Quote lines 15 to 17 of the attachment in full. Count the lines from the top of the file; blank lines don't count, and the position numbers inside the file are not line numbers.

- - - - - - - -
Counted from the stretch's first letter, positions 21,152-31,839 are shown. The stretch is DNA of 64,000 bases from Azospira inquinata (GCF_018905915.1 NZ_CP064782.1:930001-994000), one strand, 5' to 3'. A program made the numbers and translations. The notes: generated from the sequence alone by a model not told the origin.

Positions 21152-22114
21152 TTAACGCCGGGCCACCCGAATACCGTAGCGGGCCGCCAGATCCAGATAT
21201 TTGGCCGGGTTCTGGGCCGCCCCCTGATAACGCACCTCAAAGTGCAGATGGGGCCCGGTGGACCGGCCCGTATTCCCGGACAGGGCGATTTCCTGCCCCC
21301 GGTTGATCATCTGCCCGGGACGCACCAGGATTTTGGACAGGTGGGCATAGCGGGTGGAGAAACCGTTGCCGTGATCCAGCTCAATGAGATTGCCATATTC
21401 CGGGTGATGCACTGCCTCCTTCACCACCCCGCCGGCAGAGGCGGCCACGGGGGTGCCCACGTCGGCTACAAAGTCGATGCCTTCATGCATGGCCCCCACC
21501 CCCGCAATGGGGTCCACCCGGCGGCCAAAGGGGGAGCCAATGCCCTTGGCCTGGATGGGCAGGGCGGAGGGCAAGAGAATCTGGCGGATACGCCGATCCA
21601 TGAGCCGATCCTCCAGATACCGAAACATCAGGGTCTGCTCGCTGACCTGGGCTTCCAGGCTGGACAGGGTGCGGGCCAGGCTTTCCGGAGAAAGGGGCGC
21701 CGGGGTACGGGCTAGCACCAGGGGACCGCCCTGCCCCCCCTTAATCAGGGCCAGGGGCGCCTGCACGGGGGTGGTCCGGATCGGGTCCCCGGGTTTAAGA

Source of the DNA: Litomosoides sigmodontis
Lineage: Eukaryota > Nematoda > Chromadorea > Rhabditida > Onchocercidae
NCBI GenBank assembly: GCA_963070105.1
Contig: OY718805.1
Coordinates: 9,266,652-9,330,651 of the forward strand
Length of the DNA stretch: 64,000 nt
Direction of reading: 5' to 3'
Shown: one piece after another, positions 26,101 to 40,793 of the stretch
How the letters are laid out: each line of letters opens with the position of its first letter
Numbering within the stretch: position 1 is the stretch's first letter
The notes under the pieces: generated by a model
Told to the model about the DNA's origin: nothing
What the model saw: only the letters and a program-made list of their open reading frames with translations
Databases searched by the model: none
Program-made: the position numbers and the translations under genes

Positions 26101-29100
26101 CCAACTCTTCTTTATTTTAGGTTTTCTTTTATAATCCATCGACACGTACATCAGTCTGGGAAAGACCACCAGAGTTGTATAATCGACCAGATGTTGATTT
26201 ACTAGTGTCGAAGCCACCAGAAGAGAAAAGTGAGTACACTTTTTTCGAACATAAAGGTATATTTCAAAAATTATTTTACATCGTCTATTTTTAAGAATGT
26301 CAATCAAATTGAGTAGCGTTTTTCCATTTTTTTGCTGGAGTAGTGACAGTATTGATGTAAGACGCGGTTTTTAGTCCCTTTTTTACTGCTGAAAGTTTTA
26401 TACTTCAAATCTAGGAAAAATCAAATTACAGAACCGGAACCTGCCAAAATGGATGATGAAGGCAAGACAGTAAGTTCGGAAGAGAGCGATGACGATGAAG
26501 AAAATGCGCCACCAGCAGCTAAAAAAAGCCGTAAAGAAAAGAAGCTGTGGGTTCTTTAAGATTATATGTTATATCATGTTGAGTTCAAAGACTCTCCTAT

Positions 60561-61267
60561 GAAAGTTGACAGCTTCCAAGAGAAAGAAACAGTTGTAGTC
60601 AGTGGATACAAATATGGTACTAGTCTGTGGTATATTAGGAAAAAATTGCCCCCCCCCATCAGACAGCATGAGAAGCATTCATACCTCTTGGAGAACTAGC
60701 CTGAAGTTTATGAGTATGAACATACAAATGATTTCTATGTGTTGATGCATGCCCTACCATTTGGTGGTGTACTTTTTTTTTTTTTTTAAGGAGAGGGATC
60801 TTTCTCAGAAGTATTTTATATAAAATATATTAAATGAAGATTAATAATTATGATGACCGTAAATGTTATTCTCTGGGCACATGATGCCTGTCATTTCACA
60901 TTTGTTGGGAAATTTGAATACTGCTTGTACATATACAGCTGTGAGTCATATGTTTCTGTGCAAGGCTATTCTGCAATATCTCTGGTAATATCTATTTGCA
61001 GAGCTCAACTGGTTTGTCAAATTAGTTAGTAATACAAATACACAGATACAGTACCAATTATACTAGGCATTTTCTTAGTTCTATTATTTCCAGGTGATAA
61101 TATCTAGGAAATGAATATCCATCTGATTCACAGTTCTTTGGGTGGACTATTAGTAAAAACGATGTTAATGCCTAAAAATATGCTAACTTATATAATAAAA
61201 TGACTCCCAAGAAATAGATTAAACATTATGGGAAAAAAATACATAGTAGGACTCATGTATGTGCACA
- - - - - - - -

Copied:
Length of the DNA stretch: 64,000 nt
Direction of reading: 5' to 3'
Shown: one piece after another, positions 26,101 to 40,793 of the stretch